Wednesday, February 17, 2010

Making Time Stand Still!

We all know about magnets and the problems they can potentially cause if left to their own devices.

If you are not careful around magnets, they can wipe your swipe, erase the data on a floppy disk and generally play havoc with information that is electronically stored in a form where the 'state' of bits are altered according to the whim of the data stored therein.

But did you know that magnets can also make time stand still!

I admit I was not aware of this. Not until recently, when a customer of ours in Sydney contacted me.

"Do you know that when I put my Tag Heuer watch on top of my nutshell case with a mag-tab when I shower, I find that time has stood still?" he asked.

"Why no," said I. "How can this be?"

Apparently his watch, and many others like it, are very susceptible to magnetic influences; their movements are so delicately balanced that they will actually stop recording the passing of time if they are placed within a magnetic field.

But only for the duration of the time they are under the influence of the magnetic field. Remove them from the field and they perform again. Perfectly.

Except for that one small, seemingly insignificant fact that they are now running behind time in the 'real world'. And that can be a problem. Especially if you are inclined to base your life on the time.

Now, that is not to say that there is anything special about the magnetic fields generated by our mag-clasps (be they tab or full flap). There are lots of other cases to contain handhelds in the marketplace that use magnets.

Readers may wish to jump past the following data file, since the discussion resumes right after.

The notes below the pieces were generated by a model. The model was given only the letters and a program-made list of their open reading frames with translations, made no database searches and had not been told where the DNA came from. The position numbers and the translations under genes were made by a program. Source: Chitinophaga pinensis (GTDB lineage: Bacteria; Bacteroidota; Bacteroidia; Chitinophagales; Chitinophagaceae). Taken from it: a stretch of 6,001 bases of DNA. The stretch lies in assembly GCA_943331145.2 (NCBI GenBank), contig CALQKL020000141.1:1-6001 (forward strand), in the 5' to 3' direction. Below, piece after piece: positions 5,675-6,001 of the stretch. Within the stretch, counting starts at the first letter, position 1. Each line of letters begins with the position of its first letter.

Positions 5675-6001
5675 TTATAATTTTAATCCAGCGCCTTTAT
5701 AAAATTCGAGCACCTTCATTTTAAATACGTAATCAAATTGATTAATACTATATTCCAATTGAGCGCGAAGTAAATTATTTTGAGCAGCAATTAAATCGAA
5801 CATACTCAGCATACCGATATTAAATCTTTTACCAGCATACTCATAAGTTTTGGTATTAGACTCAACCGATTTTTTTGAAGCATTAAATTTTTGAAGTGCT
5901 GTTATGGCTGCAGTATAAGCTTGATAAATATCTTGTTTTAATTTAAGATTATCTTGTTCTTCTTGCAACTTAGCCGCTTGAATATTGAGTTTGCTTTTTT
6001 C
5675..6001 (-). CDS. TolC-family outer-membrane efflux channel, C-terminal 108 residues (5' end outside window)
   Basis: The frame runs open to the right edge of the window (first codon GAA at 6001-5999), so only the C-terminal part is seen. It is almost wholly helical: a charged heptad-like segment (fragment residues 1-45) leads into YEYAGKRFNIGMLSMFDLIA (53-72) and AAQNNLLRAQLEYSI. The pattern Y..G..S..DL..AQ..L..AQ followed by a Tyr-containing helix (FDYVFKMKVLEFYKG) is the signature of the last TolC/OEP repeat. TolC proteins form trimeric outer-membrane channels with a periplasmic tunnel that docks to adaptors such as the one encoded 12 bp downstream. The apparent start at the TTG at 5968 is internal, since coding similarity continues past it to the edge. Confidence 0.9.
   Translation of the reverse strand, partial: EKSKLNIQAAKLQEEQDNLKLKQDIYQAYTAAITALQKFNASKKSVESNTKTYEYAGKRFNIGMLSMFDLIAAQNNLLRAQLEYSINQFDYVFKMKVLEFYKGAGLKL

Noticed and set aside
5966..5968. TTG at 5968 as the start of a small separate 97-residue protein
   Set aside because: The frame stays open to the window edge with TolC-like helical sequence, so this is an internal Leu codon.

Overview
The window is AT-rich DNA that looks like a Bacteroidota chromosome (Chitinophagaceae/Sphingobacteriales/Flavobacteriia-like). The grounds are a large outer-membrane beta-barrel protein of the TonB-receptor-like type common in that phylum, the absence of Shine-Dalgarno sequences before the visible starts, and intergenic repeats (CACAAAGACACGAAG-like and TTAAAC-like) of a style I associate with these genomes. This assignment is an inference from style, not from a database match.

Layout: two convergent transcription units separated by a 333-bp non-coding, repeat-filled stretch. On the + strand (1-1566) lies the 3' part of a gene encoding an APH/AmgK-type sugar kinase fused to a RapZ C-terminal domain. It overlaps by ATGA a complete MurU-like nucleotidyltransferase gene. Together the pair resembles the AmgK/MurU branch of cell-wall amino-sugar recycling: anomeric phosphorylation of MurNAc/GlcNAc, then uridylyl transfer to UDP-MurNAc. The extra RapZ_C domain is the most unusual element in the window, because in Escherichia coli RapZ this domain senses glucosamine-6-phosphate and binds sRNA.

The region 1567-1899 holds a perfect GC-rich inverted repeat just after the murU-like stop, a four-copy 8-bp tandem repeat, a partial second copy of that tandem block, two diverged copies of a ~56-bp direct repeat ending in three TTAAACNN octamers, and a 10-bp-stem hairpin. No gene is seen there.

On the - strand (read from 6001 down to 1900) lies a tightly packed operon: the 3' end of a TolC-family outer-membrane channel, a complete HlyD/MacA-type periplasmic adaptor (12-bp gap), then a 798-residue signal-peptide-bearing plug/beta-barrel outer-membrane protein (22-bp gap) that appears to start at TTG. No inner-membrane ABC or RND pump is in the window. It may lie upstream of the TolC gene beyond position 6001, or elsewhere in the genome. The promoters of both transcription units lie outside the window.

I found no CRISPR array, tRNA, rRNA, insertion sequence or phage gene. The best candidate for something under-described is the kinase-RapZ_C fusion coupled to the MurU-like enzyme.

The most famous of them has to be RIM BlackBerry.

RIM has for many years embedded a small magnet in the base of their belt cases, and use its influence to put their devices into a standby mode, which drains less power but still enables emails and messages to be received with no problems.

Many of our competitors use dual magnets to achieve a firm clap; the magnets are reversed polarity, so that they actually 'want' to attach to each other. And, to my knowledge, there is at least one other case manufacturer that actually uses four magnets in their flap closure. Four! Un-freaking-believable.

At Nutshell we know that the devices we protect are complex, delicate (comparatively) pieces of electronics, which do not need much to upset them, if they are that way inclined.

For this reason we do what we can to minimize their effect. We contain our magnet between two pieces of steel. This action results in an ultra-strong attraction between the plates but actually limits the amount of magnetism that leaks out into the surrounding environment.

But it is obviously not enough to minimize magnetism; in a perfect world you have to eliminate it altogether. It may be a very slight, very minute, magnetic field, but it is obviously still enough to make time stand still.

That's why, for folk who are really concerned, we offer hook'n'loop Velcro as an alternate method of keeping your Nutshell shut.

Makes sense.
Doesn't it?

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